How do I Love God with My Whole Mind? (Part I of II)

How do I Love God with My Whole Mind?
Part I of II

Dear Father John, in both the Old and the New Testament it talks about loving God with our whole mind. I’m sure I don’t even know my whole mind completely. So, how do I love God with my whole mind?

CHRISTIANIZING THE MIND, learning to love God with our whole mind, involves more than simply filling BrainCerebroHumanoour heads with information. The mind is more than a hard drive. The human mind, our intellect, is a directive power built into our nature. Our capacity to know shows us the way things are and the way we should behave. To value and form these capacities in harmony with our Christian vocation requires taking some time to reflect on their various dimensions. As we show and grow our love for Christ in this arena of our lives, we need to be aware of at least three things, three interrelated functions of the human mind: information gathering, thinking deeply, and training our memory.

Gathering Information

DeCoeneIlManoscrittoPerdutoTheLostManuscript Though information gathering–learning, coming to know more both in breadth and depth–is not the only function of the mind, it is a primary function. The healthy desire for more knowledge about our faith, and about how to live out that faith, flows from this function. A steady increase of knowledge is necessary for spiritual growth. Jesus is the Word of God, and a word communicates content, meaning. The more we know about God, about God’s purpose for the world, about God’s plan of salvation, and about how God sees us and wants to interact with and guide us, the better.

Receiving God’s revelation and grasping it with our minds overcomes the natural ignorance of our human condition. It also gradually purifies us of the malicious misinformation that we imbibe by living in a fallen world with a fallen nature. We are full of distorted ideas about ourselves, our world, and God. God’s revelation is given to us to expose these lies and enlighten our darkened intellects.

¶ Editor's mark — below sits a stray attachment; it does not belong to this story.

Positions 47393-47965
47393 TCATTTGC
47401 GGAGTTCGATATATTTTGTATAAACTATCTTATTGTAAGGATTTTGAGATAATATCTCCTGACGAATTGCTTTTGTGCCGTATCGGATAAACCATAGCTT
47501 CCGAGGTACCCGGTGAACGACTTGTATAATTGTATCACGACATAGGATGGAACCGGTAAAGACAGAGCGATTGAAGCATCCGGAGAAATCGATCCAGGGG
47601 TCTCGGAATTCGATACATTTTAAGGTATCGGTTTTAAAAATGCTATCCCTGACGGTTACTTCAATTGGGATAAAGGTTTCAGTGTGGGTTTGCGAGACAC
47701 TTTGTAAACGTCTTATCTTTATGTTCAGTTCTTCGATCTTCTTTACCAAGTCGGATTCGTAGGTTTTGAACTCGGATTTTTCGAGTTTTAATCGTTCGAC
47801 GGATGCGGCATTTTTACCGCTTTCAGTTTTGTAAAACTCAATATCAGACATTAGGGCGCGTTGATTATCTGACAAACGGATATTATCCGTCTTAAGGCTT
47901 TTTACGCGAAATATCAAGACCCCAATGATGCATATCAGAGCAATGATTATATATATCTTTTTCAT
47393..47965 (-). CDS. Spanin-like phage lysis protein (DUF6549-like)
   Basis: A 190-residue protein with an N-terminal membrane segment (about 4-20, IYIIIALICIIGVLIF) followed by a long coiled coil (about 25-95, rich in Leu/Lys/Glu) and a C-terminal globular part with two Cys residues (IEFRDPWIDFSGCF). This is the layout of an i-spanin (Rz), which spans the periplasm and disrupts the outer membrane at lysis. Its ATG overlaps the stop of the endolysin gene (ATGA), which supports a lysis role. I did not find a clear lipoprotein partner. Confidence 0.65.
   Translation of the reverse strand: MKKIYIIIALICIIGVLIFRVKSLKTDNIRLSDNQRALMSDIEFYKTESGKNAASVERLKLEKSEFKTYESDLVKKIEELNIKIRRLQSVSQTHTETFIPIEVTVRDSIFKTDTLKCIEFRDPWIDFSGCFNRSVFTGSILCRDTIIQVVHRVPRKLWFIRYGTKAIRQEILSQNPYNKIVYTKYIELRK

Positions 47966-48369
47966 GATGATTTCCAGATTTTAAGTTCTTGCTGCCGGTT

Thirsting for deeper knowledge of our beloved Lord is a common theme in the Scriptures. The Psalmist puts it succinctly: “Blessed are you, O Lord; teach me your statutes” (Psalm 119:12). The Book of Proverbs repeats it untiringly:

Hear, O children, a father’s instruction, be attentive, that you may gain understanding! Yes, excellent advice I give you; my teaching do not forsake…. The beginning of wisdom is: get wisdom; whatever else you get, get understanding (Proverbs 4:1—2, 7).

A healthy Christian is, among other things, a learning Christian.

Going Deeper

"In meditations" (60th years).The Moldavian film director Gheorghe Voda. The second function of the intellect has to do not so much with gathering more and more information, but rather with deepening our understanding of the truths we already know and thinking deeply about them. A school-boy can memorize the Gettysburg Address, but the words he memorizes will mean much less to him than they did to Abraham Lincoln when he wrote that address. Truth has breadth, but it also has depth.

The Latin root for the word intelligence includes two words: intus and legere. Together they connote “reading into” something–penetrating the deeper meaning of things. Our minds are meant to do this, too. When we forget about this, we may grow in breadth of knowledge, but we will not necessarily grow in wisdom, in understanding. We will be like a computer with lots of data, but not necessarily a deeper spiritual person, in tune with the true meaning of God’s wonderful universe.

One of the Blessed Virgin Mary’s traditional titles is “Seat of Wisdom.” In the New Testament she models this dimension of the human mind, this quest not just for breadth but for depth. Multiple times, the Gospels show her mulling over, intentionally and prayerfully, God’s revelation in Christ: “And Mary kept all these things, reflecting on them in her heart” (Luke 2:19).

Editor’s Notes:

Art:  Sepia of Cerebro Humano (Human Brain), Carente de Fontes, AndreFTG, 6 May 2008, PD-Worldwide; Il manoscritto perduto (The Lost Manuscript), Jean Henri De Coene, 19th century, PD-US author’s life plus 100 years or less; In Meditations (60th Years), Ion Chibzii, 19 April 2011, CCA-SA; Wikimedia Commons.

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